MDJD2B said "If you Image Google Abraham Foxman, you will find a cartoon of Foxman dressed in an SS uniform that links to normanfinkelstein.com" STO seems to have misread that as refering to a link AT (rather than to) normanfinkelstein.com. In any case, there is no such cartoon there now.
False. The reason I knew what MDJD2B was referencing was because I replicated his search and found the cartoon, which certainly is there now.

You may say, "Well *I* wouldn't set up a website like that." Maybe not, but presumably you agree that setting up a website consisting almost entirely of links is a) not evidence of anti-semtism and b) not evidence of implicit agreement with every statement at every link.
Again, it was not a link. It was on his site.
10.3.2007 8:10pm
randal (mail):
I get no love from DB. Oh well, I guess next time I'll talk about his blurbs.

Anyway, I think you should reconsider your statement that to be pro-Israel, you have to be Zionist. If it starts seeming like Israel doesn't want the support of people who don't think it has a super-special right to exist not shared by other nations, then, well, Israel will likely lose the support of a lot of people.
10.3.2007 8:12pm
V:
DN: I can't find it. Why don't you either provide a link or give instructions on what to do after going to normanfinkelstein.com to get to this cartoon?
10.3.2007 8:38pm
Frank Menetrez (mail):
Professor Bernstein's implication that he has provided the relevant context for the quotes is incorrect. When the proper context is supplied, it is clear that the charge of anti-Semitism is absurd. In this comment I provide that context, followed by a few comments on each quote. I apologize for the length of the comment, but it often takes much longer to explain the truth behind a pernicious falsehood than to state the falsehood.

The quotes are taken from Chapter 3 of Beyond Chutzpah, which is entitled "Crying Wolf." The chapter opens with this sentence: "What's currently called the new anti-Semitism actually incorporates three main components: (1) exaggeration and fabrication, (2) mislabeling legitimate criticism of Israeli policy, and (3) the unjustified yet predictable spillover from criticism of Israel to Jews generally." The chapter then has three sections, each devoted to one of those topics. Professor Bernstein's quotes are from the "Spillover" section.

That section begins: "In some quarters anger at Israel's brutal occupation has undoubtedly spilled over to an animus toward Jews generally." In the remainder of that paragraph, Finkelstein argues that this phenomenon, though "lamentable," is not terribly surprising for various reasons, and he notes that many vocal critics of "the new anti-Semitism" themselves foster this kind of spillover by expressly identifying Israel with Jews in general.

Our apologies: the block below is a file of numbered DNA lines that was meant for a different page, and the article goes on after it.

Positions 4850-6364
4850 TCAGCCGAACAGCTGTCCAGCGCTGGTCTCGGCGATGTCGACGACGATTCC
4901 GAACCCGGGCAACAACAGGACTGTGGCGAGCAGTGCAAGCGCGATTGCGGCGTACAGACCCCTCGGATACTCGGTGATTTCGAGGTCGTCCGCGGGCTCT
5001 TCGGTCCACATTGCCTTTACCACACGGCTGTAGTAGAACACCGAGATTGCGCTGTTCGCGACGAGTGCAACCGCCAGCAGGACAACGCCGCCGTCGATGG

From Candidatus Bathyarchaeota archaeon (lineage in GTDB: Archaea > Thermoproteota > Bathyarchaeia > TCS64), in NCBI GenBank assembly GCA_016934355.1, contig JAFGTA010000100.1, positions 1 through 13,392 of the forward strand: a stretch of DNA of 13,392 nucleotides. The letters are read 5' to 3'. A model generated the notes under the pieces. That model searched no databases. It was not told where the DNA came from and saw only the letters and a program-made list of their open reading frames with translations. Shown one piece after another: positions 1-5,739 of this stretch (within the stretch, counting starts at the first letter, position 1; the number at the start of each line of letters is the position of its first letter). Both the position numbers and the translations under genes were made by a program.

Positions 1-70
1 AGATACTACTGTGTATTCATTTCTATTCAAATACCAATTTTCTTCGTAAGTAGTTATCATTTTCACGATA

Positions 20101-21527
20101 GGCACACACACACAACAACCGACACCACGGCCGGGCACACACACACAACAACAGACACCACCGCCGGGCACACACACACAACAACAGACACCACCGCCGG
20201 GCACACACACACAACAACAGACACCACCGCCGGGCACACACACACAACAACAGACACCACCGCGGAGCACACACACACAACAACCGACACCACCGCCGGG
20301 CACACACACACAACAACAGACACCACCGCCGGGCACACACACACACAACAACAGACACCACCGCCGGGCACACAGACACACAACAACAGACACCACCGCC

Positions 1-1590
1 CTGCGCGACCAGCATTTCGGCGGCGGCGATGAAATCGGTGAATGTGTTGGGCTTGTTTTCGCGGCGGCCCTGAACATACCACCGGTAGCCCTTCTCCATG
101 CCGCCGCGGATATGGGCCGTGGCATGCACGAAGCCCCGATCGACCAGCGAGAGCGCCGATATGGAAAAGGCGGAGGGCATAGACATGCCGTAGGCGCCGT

The next paragraph, from which Professor Bernstein's first quote is taken, begins as follows: "Just as it's too simple (and convenient) to label accusations of Jewish responsibility for Israeli policy anti-Semitic, so it's too simple (and convenient) to label the notion of Jewish power anti-Semitic. Jews now rank as the wealthiest ethnic group in the United States; with this economic power has accrued substantial political power. Their leaders have wielded this power, often crudely, to mold U.S. policy regarding Israel." Later in the paragraph, Finkelstein quotes some remarks by Abe Foxman concerning Jewish influence in the media, and those remarks lead into the passage Professor Bernstein quoted. Here's the full context:

"It's undoubtedly trued that there are prominent Jews among the producers, directors, studio executives, and stars in Hollywood," Foxman concedes. "It's even true that, proportionately, there has always been a relatively prominent Jewish presence in the movie, TV, and record industries." But, he continues, "[t]he Jews who work in Hollywood are there not as Jews but as actors, directors, writers, business executives, or what have you," concerned only with "the bottom line" (his emphasis). His proof? "This explains the paradox that no anti-Semitic conspiracy theorist has ever tackled--how it is that the supposedly Jewish-controlled movie industry has produced so few films dealing with overtly Jewish characters or themes." Is that why Hollywood has produced a mere 175 films on the Nazi holocaust since 1989? Legitimate questions can surely be posed regarding when and if Jews are acting as people who happen to be Jewish or acting "as Jews," and, on the latter occasions (which plainly do arise), regarding the actual breadth and limits of this "Jewish power," but these questions can only be answered empirically, not a priori with politically correct formulae. To foreclose inquiry on this topic as anti-Semitic is, intentionally or not, to shield Jews from legitimate scrutiny of their uses and abuses of formidable power. In an otherwise sensible treatment of the new anti-Semitism, Brian Klug maintains that "it is a form of anti-Semitism" if an accusation against Jews mimics an anti-Semitic stereotype such as the idea of Jews being "powerful, wealthy . . . pursuing [their] own selfish ends." Yet if Jews act out a Jewish stereotype, it plainly doesn't follow that they can't be committing the stereotypical act. Can't they commit a vile act even if it conforms to a Jewish stereotype? It is perhaps politically incorrect to recall but nonetheless a commonplace that potent stereotypes, like good propaganda, acquire their force from containing a kernel--and sometimes even more than a kernel--of truth. Should people like Abraham Foxman, Edgar Bronfman, and Rabbi Israel Singer get a free ride because they resemble stereotypes straight out of Der Sturmer?